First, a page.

AA: At what point did you realise that you were a talented writer?
WP: I won my first prize for writing when I was about 8 or 9. One of my teachers told me that I was a good writer and used to pin my stories on the board each week. As an adult I went on to win awards such as the George Devine Award, the Pearson Plays on Stage Award, and the Alfred Fagon Award, but it took quite a while for me to accept that I was a “real” writer simply because I hadn’t met many writers who looked like me. I have certainly grown in confidence over the years and I do now realise that those awards weren’t flukes. These days I don’t take my talent for granted.
AA: Can you give us an insight into your journey into writing, where did you train, what was your first professional published piece?
WP: I’d been writing short pieces (stories, poems, sketches) since I was a child. Despite being chronically shy I became known as a writer and performer at school and when I left was predicted to do well in the theatre. I took a degree in Drama and English Literature at Goldsmiths. At first I’d wanted to perform but decided to focus on my writing when I realised that theatre didn’t offer many good roles for people of colour. I applied to join the Royal Court Young Writers’ group. I remember crying and jumping on my mum’s bed when the then writing tutor wrote to tell me that the sketch I’d sent in indicated that I was talented and invited me to join. My play “Leave Taking” was first produced in 1987. It was revived in 2018 by Madani Younis at The Bush theatre. Can you imagine having your first play revived so many years later? Thank goodness it sold out and was a critical success.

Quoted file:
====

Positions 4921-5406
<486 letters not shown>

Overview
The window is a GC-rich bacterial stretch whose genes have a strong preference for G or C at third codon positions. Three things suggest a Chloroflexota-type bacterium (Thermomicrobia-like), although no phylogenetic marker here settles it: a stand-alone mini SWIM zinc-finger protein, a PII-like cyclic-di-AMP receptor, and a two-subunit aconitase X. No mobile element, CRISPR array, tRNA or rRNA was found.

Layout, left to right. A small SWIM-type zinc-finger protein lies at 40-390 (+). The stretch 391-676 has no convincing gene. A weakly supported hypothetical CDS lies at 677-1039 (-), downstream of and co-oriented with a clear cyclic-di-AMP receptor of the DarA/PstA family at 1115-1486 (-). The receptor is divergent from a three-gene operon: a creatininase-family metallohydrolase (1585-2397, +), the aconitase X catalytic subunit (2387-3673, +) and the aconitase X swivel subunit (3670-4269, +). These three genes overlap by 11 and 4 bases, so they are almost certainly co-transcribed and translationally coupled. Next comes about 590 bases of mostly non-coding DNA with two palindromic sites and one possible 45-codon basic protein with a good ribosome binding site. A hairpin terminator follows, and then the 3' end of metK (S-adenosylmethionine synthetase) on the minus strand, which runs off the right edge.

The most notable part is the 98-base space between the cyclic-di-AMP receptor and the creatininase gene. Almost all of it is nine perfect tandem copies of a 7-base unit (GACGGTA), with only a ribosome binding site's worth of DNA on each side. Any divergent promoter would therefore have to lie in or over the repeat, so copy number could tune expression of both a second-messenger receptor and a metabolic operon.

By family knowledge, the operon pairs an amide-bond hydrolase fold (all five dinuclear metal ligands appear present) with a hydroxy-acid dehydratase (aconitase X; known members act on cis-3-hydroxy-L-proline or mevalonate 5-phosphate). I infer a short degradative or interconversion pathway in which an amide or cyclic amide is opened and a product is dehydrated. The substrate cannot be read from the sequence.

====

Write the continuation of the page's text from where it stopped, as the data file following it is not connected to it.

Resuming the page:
AA: Let’s talk about the event at the Royal Court: Passages: A Windrush Celebration how did you get involved?
WP: My play “Leave Taking” focuses on the Windrush generation. When the play was revived at the Bush Theatre Lynette Linton contacted me and asked if I wanted to take part in an event that she was planning to celebrate the anniversary of the arrival of the ship The Windrush into Tilbury Docks in 1948.
AA: Tell us about your contribution the Windrush to the event?
WP: I have written a monologue, which is a meditation on the tension between memory and nostalgia.
AA: The deportation of people who have spent most or all of their lives here, contributed to British culture and paid taxes, how do you articulate that?
WP: Our event is an expression of solidarity. We also hope that it will raise awareness. It is a tribute to the Windrush Generation – a way of thanking them for their courage and tenacity.